[Sheree Bekker] After reading ‘In a blink of an eye your life can change’: experiences of players sustaining a rugby-related acute spinal cord injury, I simply had to invite the first author, Marelise Badenhorst to write about her paper for this blog.
Marelise Badenhorst is a Physiotherapist and PhD student as part of the Vrije University-NRF South Africa Desmond Tutu Doctoral Programme. She is based at the Division of Exercise Science and Sports Medicine at the University of Cape Town. Her research investigates the consequences of catastrophic injuries in South African Rugby Union players.
[Marelise Badenhorst] The aim of this study 1 was to explore the injury experience and its related context, from the perspective of the catastrophically injured player. Semi-structured interviews were conducted with forty-eight players that had sustained a Rugby-related acute spinal cord injury (ASCI). Participants described the context around the injury incident and mechanism of injury, the factors they perceived to contribute to their injury, as well as the physical and emotional experience of ASCI.
Though rare, Rugby injuries are sometimes catastrophic in nature. The word is appropriate, as spinal cord injuries are indeed catastrophic, with life-altering consequences. Previous studies have investigated injury mechanisms, the effectiveness of prevention programmes and immediate medical management of these injuries. In contrast, we took an insider’s view into what players experience during their injury and factors that they considered to contribute. The study emphasises that the context around the injury, both in the scrum and tackle, could be extremely valuable to help minimise the risk. For example, in scrum-related injuries, participants described not being ready, or not properly aligned before impact. Factors such as these are important to consider within the complexity of the injury mechanism. These findings reiterate the importance of education and execution of proper technique and also emphasises the importance of the referee’s responsibility in ensuring safety in the player environment.
Participants also described factors they considered to contribute to their injury. These included descriptions of foul play, which included illegal tackles (both by themselves and others) and description of unsanctioned aggression with the intention to harm. Participants also reported playing in unaccustomed positions, especially in the scrum. Another factor that became apparent was the risk of injury for the ‘weekend warrior’, who play irregularly, without sufficient training, conditioning or coaching. Participants were often either not supposed to play, had stopped playing or had not played for a while, but were asked to play a match at the last minute. For some participants, the pressure to perform meant winning against all odds, which they felt led to increased risk-taking behaviour. Coaches, like parents, have substantial influence over the behaviour of players and they should be aware of that they have a responsibility for their welfare. Therefore, they are key role-players in all the factors mentioned above and have the power to play a role in the prevention of these catastrophic injuries.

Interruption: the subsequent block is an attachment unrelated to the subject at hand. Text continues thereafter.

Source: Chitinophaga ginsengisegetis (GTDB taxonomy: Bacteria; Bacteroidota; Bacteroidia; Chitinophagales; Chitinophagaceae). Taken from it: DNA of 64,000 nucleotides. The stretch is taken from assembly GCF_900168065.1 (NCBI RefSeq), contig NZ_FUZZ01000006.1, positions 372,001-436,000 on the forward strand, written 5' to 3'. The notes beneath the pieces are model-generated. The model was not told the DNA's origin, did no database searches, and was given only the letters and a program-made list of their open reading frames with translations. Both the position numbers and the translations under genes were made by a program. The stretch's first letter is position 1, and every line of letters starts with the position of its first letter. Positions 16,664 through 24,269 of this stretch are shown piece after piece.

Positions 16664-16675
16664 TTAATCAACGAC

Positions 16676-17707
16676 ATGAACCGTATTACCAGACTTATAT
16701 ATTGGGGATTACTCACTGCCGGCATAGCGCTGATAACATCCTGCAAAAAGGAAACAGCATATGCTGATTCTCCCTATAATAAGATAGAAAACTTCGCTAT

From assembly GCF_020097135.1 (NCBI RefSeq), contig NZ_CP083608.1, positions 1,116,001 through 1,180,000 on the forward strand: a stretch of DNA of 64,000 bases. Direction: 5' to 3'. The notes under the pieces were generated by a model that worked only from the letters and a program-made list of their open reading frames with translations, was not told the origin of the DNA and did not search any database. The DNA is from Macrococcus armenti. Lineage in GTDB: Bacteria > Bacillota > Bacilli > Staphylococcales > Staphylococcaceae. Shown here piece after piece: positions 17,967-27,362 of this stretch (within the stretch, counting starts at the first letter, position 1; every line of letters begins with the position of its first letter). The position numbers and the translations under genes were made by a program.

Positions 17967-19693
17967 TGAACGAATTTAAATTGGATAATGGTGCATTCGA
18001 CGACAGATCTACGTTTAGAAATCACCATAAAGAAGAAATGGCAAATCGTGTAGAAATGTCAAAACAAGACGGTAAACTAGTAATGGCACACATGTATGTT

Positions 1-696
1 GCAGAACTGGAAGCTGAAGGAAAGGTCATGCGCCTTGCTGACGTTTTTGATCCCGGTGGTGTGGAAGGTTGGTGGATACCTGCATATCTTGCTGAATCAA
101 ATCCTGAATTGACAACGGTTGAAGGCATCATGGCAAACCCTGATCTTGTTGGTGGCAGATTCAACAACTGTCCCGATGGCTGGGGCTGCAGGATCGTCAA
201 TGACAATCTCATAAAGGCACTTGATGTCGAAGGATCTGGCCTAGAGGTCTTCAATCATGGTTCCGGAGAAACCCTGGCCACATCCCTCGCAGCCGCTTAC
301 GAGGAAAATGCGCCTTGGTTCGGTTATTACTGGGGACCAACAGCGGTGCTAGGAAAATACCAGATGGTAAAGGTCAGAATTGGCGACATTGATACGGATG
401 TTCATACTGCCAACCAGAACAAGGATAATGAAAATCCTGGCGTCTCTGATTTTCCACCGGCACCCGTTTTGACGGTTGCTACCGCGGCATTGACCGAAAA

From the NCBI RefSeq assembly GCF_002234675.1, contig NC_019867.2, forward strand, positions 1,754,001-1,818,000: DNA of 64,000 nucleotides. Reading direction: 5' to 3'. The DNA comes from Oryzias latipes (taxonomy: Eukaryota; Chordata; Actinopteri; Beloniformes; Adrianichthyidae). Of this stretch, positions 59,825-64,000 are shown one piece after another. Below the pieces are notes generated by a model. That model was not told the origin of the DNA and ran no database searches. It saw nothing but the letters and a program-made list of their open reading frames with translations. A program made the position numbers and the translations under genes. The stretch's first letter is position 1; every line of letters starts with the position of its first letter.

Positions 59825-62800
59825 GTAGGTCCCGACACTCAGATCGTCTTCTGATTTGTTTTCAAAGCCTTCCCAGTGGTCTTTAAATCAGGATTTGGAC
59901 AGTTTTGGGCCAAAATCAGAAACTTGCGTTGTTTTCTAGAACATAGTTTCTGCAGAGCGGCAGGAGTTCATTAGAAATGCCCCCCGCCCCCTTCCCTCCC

The findings also provided unique insights to some of the first signs and symptoms of ASCI. This is relevant information for coaches, teammates and referees, who are often the first ones to reach the injured player, especially in the community. All participants described the sudden inability to move. Additionally, sensations such as intense burning, pins and needles and impairment of the senses are described. Several participants reported proprioceptive disturbances; players asked teammates to move their limbs or put them down, as it felt as if they are floating in the air or bent in awkward positions. While some players describe excruciating pain, others reported no pain indicating that the absence of pain is not necessarily the absence of injury. Importantly, players with ASCI were also generally alert and breathing normally, which might mislead first responders about the seriousness of the injury.
Major efforts have gone into the prevention of injuries in Rugby. Programs such BokSmart 2 and RugbySmart 3 are key examples of dedicated national interventions. But preventing sports injuries is a complex matter 4 and it is important to acknowledge that the context in which these injuries occurs, matters 5. Of course, it is not one or two single causes that increases injury susceptibility, but rather combinations of factors that put the person in a vulnerable situation. Nonetheless, these experiences may be used to inform and educate players, coaches, referees and contribute to shaping context-driven interventions. For these players, theirs lived indeed changed within the blink of an eye. Their experiences should remind us that even one such injury, is one too many 6.
- Badenhorst et al. ‘In a blink of an eye your life can change’: experiences of players sustaining a Rugby-related Acute Spinal Cord Injury’ (2018) (https://injuryprevention.bmj.com/content/early/2018/07/05/injuryprev-2018-042871)
- BokSmart (http://boksmart.sarugby.co.za/)
- RugbySmart (https://www.rugbysmart.co.nz/)
- Bekker & Clark (2016) (https://bjsm.bmj.com/content/50/24/1489)
- Bolling et al (2018) (https://link.springer.com/article/10.1007/s40279-018-0953-x)
- BokSmart Vision Zero (http://boksmart.sarugby.co.za/content/visionzero